As a school going boy, Rafi recalls learning to ride a bicycle at the nearby municipal school ground. And one Sabhan used to rent out cycles in the locality. Riding cycle was a pastime for many young boys those days too during weekends and holidays. In the late evenings, Rafi remembers playing hide and seek with his friends.
About his schooling, he said, “My schooling commenced from Our Lady of Fathima Convent opposite to Carnatic Theatre and continued from fourth class at Mani High School. It was English teacher Shanmughamani (character name used by director K Bhagayaraj in his movies as a dedication to his teacher), who identified my writing skills and motivated me to pen stories to magazines like Mirror, Blitz, Current, Illustrated Weekly. All credit goes to him for making what I am now.”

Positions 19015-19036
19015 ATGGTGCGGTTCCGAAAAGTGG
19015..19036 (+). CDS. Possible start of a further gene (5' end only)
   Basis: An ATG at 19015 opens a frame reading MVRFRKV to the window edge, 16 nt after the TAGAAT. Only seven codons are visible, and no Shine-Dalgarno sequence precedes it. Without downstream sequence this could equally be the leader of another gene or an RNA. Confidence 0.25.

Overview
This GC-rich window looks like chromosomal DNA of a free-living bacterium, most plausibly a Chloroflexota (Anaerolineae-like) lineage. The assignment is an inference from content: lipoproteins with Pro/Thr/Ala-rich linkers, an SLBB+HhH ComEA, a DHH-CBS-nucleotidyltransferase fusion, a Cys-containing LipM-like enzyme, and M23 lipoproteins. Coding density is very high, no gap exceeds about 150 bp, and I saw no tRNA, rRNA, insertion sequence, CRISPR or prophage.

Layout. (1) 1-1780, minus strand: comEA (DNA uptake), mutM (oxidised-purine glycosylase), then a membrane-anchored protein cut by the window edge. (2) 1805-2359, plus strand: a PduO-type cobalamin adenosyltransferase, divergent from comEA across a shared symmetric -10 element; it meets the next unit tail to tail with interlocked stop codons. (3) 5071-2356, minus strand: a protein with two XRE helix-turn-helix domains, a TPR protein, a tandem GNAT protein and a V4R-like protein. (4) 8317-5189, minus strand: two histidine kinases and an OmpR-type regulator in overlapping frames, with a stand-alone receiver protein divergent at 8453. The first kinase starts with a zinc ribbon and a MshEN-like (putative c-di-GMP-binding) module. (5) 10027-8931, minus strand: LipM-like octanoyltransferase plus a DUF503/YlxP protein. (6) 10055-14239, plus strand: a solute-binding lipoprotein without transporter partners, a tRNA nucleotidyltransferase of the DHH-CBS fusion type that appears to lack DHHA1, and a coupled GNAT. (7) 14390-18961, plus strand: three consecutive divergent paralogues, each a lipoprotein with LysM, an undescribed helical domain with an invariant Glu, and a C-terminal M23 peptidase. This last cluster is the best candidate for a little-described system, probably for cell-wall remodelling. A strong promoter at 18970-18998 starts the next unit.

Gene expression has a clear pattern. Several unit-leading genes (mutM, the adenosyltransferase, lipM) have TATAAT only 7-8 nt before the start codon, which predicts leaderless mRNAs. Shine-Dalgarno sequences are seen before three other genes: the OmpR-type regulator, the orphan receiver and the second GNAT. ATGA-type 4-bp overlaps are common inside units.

Rafi recalls his teachers, who were gems including Head Masters Chinnaswamy Naidu, Ekambaram and Padmanabhan. “The Hindi Pandits Arumugham Master and Ramaswamy motivated me to write a few Hindi exams that were conducted by the Dakshin Bharat Hindi Prachar Sabha. Sharma Master taught us Maths and he used to observe a vow of silence (Mouna Vratam) every Wednesday. The replies would be written on the board itself”, he remembered.
Well, Rafi was an average student who never failed and he used to have self study. He was craze for books like James Hardly Chase, Perry Mason and Tarzan. Industrialists Suresh Jagannathan, Ramesh Rudrappan besides Mani Gopalakrishnan were his classmates. Shalini Shivakumar (Former DGP Vijayakumar’s brother) was also his classmate. Sasi Advertising Swaminathan and Vanitha Mohan (Founder – Siruthuli) were among his seniors. In short, Mani High School brought the best out of him, “smiling said Rafi while talking about his formative years.